EU countries are split on how they should deal with the European debt crisis, dependence on Russian energy, sanctions on Russia, and Russian aggression. Greece needs money to deal with Syrian refugees—possibly spurred on by Russian terrorization—and its own debt crisis, and the Russian pipeline project seems like an ideal option. On the other hand, the Baltic states and Poland, countries that would be immediately threatened by a possible Russian invasion, oppose dependence on Russian energy and support increased sanctions against Russia.
The Greek Minister of Economy, Infrastructure, Shipping and Tourism, Giorgos Stathakis, has claimed that “there is a lot of potential” in Russian-Greek relations, and once problems which “exist…between the EU and Greece are overcome, then relations [between Moscow and Athens] will be fully developed.” The head of the Greek Foreign Ministry’s economic relations department, Giorgos Tsipras, said that the Greek government is looking to “have more multidimensional foreign policy and economic foreign policy and Russia is one of the countries” with which Greece is looking to develop a stronger relationship. Tsipras also said that Greece has made “every possible compromise” with the EU on the debt crisis, adding that “Greece is not going to make more sacrifices.”
The Syrian refugee crisis, however, casts a shadow on Greece’s relationship with Russia. At the very least, Russia seems to be taking advantage of Greece’s situation. Russia’s aggressiveness indicates that it may be taking deliberate steps to exacerbate the financial condition in Greece for its own economic and political gains. Deteriorating relations between both countries and the EU mean that a consensus on relief measures will be even more difficult to reach.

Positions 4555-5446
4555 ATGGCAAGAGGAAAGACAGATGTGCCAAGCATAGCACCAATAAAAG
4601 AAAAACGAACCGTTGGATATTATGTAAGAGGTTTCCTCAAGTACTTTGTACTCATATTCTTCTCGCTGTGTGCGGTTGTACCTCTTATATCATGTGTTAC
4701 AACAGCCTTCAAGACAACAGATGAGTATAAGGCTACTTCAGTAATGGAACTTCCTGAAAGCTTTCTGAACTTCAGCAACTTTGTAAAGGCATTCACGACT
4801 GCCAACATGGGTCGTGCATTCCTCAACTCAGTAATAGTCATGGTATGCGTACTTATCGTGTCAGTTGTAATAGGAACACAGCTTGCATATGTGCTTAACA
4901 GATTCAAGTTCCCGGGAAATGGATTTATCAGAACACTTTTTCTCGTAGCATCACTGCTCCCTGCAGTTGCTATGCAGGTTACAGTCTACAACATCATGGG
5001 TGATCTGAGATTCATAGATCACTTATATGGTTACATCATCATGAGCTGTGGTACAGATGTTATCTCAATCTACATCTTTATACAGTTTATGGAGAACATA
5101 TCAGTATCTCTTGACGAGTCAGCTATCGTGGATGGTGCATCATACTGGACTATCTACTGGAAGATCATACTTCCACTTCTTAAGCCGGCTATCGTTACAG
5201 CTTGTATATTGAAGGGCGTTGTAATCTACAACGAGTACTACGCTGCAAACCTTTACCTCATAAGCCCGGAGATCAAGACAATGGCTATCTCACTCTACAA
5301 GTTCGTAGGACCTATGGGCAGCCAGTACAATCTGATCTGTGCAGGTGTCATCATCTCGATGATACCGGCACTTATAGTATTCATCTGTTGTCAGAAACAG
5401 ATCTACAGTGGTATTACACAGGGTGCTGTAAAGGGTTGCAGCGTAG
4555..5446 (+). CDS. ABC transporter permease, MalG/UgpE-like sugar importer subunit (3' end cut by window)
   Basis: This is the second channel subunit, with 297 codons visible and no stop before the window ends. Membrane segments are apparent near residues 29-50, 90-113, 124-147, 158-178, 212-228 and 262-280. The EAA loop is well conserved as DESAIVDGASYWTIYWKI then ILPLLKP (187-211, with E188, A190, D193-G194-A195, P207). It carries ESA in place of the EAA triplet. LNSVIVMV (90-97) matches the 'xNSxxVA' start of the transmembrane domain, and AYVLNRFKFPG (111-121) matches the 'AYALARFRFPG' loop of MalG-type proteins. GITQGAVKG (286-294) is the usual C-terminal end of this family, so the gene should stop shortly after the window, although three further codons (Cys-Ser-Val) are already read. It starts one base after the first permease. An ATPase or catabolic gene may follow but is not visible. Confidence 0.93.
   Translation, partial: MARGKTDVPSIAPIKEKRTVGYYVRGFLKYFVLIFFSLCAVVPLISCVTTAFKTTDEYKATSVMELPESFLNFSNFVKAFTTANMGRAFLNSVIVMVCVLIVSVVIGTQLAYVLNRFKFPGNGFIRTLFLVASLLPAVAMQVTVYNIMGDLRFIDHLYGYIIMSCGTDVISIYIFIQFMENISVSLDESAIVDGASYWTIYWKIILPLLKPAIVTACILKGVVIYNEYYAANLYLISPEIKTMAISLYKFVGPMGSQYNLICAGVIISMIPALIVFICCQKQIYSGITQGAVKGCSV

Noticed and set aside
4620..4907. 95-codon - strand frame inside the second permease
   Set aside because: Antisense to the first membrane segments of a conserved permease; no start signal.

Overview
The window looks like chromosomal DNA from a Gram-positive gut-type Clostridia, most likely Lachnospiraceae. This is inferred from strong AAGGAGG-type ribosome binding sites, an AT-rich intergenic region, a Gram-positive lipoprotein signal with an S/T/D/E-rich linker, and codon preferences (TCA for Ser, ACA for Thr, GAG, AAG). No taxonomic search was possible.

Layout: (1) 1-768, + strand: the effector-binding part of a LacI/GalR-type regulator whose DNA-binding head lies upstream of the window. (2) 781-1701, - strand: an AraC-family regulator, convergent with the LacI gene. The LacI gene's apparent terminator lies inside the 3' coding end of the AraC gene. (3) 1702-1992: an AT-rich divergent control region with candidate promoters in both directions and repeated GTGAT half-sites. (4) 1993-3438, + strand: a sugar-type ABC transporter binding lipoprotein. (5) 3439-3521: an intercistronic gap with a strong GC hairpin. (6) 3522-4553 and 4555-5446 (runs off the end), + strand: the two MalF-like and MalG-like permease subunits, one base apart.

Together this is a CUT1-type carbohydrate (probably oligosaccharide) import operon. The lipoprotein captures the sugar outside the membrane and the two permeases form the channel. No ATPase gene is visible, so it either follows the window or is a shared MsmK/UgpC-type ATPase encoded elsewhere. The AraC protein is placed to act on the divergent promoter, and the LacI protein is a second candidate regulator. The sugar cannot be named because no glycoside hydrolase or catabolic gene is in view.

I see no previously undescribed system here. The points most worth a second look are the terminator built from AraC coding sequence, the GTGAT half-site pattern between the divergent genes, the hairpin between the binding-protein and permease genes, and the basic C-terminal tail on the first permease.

Greece, as the focal point of the European debt crisis, faces strong pushback for its fraternizing with Russia. At the same time, the EU faces the challenge of unifying its members under a common financial relief banner, which seems to require mitigating conflicts in foreign policy, at least on the topic of Russian aggression. Since the EU is merely a currency union and lacks punitive enforcement mechanisms, this big picture problem may be well out of its scope. The EU can only continue its interest rate cuts, bond purchasing programs, and bailout plans in hopes of yielding positive results to end the debt crisis. With economic policy and foreign policy clashing, and each EU country looking to fend for itself, it will be harder than ever to create unity and a common cause.